The following is an edited transcript of my video Do Restaurants Need Trademark Protection?

Over the years I’ve had the fortune to work with a tremendous variety of businesses as clients, from accountants, to real estate agents, to software companies, to clothing companies, to bloggers and websites. But I have a soft spot for restaurant clients, and that’s because not only do I love food and love restaurants, but my wife and my brother-in-law are actually the owners of two local restaurants here in Northern Virginia. And so while I try really hard to stay out of the restaurant business, other than sampling the food, I’ve seen the restaurant business from the inside, so to speak. In part because of that, I have a large number of restaurant clients. But restaurants come to me all the time and say, “Do I really need a trademark registration? Why does a restaurant need a trademark registration?” That’s the heart of what I want to talk about today in this episode.

Restaurants are prime candidates for trademark protection, and I’m going to give you a couple of reasons why.

The first is that a restaurant generally runs on a pretty tight budget, and the cost of a trademark issue or a trademark dispute can be tremendous for a small business like a restaurant. And so the protection and the insurance that a registered trademark gives can be tremendously valuable to help avoid a costly dispute and to help avoid and reduce the risk that the restaurant might have to rebrand or change its name. The cost of changing the signage and the menus at a restaurant alone can be a tremendous impact, I know as I’ve seen it happen to clients, unfortunately. The security that a trademark registration provides to help lower that risk is of tremendous value.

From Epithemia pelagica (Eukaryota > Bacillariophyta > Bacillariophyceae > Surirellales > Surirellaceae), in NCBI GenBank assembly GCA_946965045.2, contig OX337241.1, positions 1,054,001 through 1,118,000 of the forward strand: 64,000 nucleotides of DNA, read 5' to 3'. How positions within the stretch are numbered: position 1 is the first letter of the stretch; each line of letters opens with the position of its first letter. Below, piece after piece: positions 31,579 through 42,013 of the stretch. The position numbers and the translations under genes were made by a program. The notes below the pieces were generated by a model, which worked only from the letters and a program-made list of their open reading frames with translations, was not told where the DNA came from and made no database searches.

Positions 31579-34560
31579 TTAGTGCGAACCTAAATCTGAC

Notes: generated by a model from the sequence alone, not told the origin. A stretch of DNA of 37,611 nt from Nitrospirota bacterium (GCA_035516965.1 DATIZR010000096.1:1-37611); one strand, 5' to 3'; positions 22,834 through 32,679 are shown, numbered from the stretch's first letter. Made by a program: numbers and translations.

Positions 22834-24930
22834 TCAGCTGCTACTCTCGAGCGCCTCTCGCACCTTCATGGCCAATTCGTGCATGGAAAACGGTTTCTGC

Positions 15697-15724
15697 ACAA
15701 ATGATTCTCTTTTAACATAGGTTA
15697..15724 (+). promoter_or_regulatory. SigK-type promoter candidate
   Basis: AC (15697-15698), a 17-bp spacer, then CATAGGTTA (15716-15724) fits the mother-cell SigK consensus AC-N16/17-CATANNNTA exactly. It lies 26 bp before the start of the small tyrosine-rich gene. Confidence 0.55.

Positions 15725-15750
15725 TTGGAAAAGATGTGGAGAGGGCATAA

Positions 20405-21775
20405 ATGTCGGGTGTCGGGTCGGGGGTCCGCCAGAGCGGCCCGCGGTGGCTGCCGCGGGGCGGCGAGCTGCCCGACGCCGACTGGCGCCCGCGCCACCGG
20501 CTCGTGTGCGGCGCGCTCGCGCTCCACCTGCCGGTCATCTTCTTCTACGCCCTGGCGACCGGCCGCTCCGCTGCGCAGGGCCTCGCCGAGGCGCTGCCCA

The second main reason that a restaurant can benefit tremendously from trademark protection is that without a trademark registration, protection for a localized business, like most restaurants, is limited geographically. So a restaurant here in the Northern Virginia area that’s operating successfully but does not have a federal trademark registration, really has no rights to block somebody from using that name anywhere else in the country. A very similar themed restaurant with a very similar or identical name could begin using it in San Francisco, or Boston, or Miami, or Tuscaloosa, or anywhere else in the country, and the restaurant here would have little or no chance of being able to stop or shut that down. Even though some people could be confused when searching online or when visiting one of those other areas; this is because it is a localized business geographically, and without federal trademark protection the common law rights – based on just use of the mark – are limited to the local area.

By registering federally, a business such as a restaurant expands their rights immediately to all 50 states. It puts everyone across the country on notice that they’ve claimed rights in the trademark; when you get the registration, it gives you rights across the country, in all states and territories. And so that’s a tremendous value to a restaurant, particularly to a restaurant that might someday expand or be bought or have partnerships or investors. Because now even a local restaurant might have issues with social media handles and domain names from competing businesses in other parts of the country, that’s another reason that it would be good to have the registration to be able to potentially stop restaurants from operating in those other areas.

So those are really two really significant areas that affect restaurants a lot. If you’re in the restaurant industry or any small business and you want to talk about why trademark protection would be a good match for your investment, in your brand, please reach out to me.

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